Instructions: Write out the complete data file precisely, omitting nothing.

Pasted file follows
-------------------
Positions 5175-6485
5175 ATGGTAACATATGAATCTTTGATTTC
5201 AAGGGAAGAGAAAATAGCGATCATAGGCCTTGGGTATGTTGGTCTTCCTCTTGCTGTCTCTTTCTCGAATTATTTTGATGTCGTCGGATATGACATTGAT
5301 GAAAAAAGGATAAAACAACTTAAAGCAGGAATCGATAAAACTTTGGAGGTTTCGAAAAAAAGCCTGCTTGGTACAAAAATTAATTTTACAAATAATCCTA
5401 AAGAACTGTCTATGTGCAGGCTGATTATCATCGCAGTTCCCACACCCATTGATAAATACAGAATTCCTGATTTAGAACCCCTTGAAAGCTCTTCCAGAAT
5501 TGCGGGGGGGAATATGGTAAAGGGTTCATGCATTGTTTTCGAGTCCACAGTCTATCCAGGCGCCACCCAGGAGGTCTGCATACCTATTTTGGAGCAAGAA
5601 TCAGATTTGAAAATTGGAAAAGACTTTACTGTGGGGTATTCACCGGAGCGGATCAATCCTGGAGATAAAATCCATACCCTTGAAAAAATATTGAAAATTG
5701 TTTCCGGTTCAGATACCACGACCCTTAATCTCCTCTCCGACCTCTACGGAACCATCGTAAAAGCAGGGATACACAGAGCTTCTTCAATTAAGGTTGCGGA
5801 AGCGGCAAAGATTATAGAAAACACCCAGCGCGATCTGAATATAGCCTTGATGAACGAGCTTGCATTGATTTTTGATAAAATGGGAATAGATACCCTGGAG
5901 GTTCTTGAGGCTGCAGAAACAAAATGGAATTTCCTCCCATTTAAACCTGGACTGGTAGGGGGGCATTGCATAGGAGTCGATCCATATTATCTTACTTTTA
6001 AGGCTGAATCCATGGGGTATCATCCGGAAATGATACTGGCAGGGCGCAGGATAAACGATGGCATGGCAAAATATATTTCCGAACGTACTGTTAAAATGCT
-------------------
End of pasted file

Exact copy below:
Positions 5175-6485
5175 ATGGTAACATATGAATCTTTGATTTC
5201 AAGGGAAGAGAAAATAGCGATCATAGGCCTTGGGTATGTTGGTCTTCCTCTTGCTGTCTCTTTCTCGAATTATTTTGATGTCGTCGGATATGACATTGAT
5301 GAAAAAAGGATAAAACAACTTAAAGCAGGAATCGATAAAACTTTGGAGGTTTCGAAAAAAAGCCTGCTTGGTACAAAAATTAATTTTACAAATAATCCTA
5401 AAGAACTGTCTATGTGCAGGCTGATTATCATCGCAGTTCCCACACCCATTGATAAATACAGAATTCCTGATTTAGAACCCCTTGAAAGCTCTTCCAGAAT
5501 TGCGGGGGGGAATATGGTAAAGGGTTCATGCATTGTTTTCGAGTCCACAGTCTATCCAGGCGCCACCCAGGAGGTCTGCATACCTATTTTGGAGCAAGAA
5601 TCAGATTTGAAAATTGGAAAAGACTTTACTGTGGGGTATTCACCGGAGCGGATCAATCCTGGAGATAAAATCCATACCCTTGAAAAAATATTGAAAATTG
5701 TTTCCGGTTCAGATACCACGACCCTTAATCTCCTCTCCGACCTCTACGGAACCATCGTAAAAGCAGGGATACACAGAGCTTCTTCAATTAAGGTTGCGGA
5801 AGCGGCAAAGATTATAGAAAACACCCAGCGCGATCTGAATATAGCCTTGATGAACGAGCTTGCATTGATTTTTGATAAAATGGGAATAGATACCCTGGAG
5901 GTTCTTGAGGCTGCAGAAACAAAATGGAATTTCCTCCCATTTAAACCTGGACTGGTAGGGGGGCATTGCATAGGAGTCGATCCATATTATCTTACTTTTA
6001 AGGCTGAATCCATGGGGTATCATCCGGAAATGATACTGGCAGGGCGCAGGATAAACGATGGCATGGCAAAATATATTTCCGAACGTACTGTTAAAATGCT